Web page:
Mitchell-Lama tenants threatened with walloping rent increases because their landlords are leaving the affordable housing program got a potential lifeline at the end of last month when Mayor Bloomberg initiated a plan to encourage landlords to stay in Mitchell-Lama for another 15 years or more.

Village clinic has prescription for safe summer fun
By Judith Stiles
As summer fun is peaking, so are the splinters in the toes, the puffy bee stings, the lobster-like sunburns, even total-body poison ivy, sabotaging vacation for children of all ages.
Muslim chaplain saw prison bars from both sides
BY Heather Harlan
Marking his first pubic appearance since claims of espionage against him were dropped, Army Captain James Yee thanked members of the Asian American community for their support at a benefit dinner in his honor held in Chinatown.

Blame it on the sun: He can’t stop painting outdoors
By Tien-Shun Lee
For Lower East Side street artist Tom Matt, sunny days mean work.

Wrestling in the restroom
By Jerry Tallmer
It was panic time for the five young women of a theater collective called the Wreckio Ensemble.
Here they were, last summer, putting together a play out of their own improvisations about the effects of September 11, 2001, on the media — a play for which they’d booked and were committed to a performance space — when they lost their rehearsal space and were unable to proceed with the play “Desperate cases call for desperate measures,” says Tamera Cone.

Capitalist leviathans on the celluloid couch
By Steve Erickson
Hollywood typically refrains from producing overtly political films for a simple reason—in order to make money, a project needs to appeal to the widest possible selection of viewers.

Charm trumps brains
By Gary M. Kramer
The likeable Israeli film “Bonjour Monsieur Shlomi” features an adorable title character (Oshri Cohen) who himself wants desperately to be liked. In the opening scene, he asks his girlfriend Tehila (Rotem Nissmo) “Do you love me?” only to be rebuffed by her response, which is to freeze things between them.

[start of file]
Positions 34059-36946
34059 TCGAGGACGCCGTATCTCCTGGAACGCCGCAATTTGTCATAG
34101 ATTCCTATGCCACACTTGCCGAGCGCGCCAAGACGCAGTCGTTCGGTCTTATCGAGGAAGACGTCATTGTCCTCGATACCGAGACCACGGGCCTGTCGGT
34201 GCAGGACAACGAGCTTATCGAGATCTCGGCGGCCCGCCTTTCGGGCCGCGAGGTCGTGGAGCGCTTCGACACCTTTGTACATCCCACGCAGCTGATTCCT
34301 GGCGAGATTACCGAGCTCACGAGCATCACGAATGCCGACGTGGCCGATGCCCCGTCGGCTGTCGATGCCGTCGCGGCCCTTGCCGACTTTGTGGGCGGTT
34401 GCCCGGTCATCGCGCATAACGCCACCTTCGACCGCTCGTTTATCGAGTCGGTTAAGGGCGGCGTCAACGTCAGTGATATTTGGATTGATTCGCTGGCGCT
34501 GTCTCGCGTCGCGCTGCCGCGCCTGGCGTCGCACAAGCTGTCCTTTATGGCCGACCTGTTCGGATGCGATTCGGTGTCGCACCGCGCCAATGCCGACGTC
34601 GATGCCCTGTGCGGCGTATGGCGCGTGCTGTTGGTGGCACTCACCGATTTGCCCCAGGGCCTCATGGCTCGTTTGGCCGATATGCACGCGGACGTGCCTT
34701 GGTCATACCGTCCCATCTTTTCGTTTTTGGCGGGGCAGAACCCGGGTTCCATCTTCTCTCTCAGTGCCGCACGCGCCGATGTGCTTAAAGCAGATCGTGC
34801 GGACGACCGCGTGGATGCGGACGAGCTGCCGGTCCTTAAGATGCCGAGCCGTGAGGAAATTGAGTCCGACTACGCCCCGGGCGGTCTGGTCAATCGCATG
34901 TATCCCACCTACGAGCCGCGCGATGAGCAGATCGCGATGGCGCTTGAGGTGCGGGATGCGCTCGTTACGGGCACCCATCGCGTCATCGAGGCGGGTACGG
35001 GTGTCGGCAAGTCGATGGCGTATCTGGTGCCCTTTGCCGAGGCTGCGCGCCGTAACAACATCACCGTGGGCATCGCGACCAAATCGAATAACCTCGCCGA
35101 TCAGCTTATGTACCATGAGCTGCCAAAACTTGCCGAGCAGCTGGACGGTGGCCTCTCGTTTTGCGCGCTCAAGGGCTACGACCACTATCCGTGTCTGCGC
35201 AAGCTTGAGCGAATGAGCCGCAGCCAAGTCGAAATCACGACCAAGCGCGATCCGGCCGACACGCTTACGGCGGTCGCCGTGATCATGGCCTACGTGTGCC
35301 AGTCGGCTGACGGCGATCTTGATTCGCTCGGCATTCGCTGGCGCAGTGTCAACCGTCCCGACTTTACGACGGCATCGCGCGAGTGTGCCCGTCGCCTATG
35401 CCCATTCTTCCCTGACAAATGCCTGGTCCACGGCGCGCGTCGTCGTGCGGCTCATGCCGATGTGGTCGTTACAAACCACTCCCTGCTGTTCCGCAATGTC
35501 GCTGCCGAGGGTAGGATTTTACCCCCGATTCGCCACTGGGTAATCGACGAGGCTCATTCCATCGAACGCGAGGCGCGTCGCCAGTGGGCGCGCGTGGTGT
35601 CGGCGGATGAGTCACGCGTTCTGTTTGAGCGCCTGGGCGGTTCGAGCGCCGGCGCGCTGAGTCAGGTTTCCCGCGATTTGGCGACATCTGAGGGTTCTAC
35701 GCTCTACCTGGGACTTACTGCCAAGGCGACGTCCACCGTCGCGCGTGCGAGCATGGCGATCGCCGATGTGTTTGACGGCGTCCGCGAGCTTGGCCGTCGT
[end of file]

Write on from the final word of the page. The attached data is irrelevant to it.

Koch On Film
By Ed Koch
“Fahrenheit 9/11” (-) “Fahrenheit 9/11” is well done, but while purporting to be a documentary, it is replete with fabrications. Newsday reported some of Moore’s misstatements as follows: “At the start of ‘Fahrenheit 9/11,’ filmmaker Michael Moore shows a clip of CNN analyst Jeffrey Toobin saying that if ballots had been recounted in Florida after the 2000 presidential vote, ‘under every scenario Gore won the election.’ “Facing Windows” (+) A neighbor urged me
to see this Italian film which I thought was good but not as great as he suggested.
Compelling one-woman show
By Jerry Tallmer
“ . . . we must never forget that we are all a nation of immigrants . . . “
— John Fitzgerald Kennedy
There are 14 of them, or 15 including the host of this evening’s Poetry Slam, a Pakistani American of great good will named Mohammed Ali — each and every one of the 15 speaking English flavored with a different tongue.

Manhattan Ensemble mounts ‘The Greeks’
By Davida Singer
When Kaipo Schwab, artistic director of The Imua! Theatre Company, was looking around for a unique 10th anniversary piece, he came up with “The Greeks,” which premiered in London in 1979, and hasn’t ever before been performed in its entirety in New York.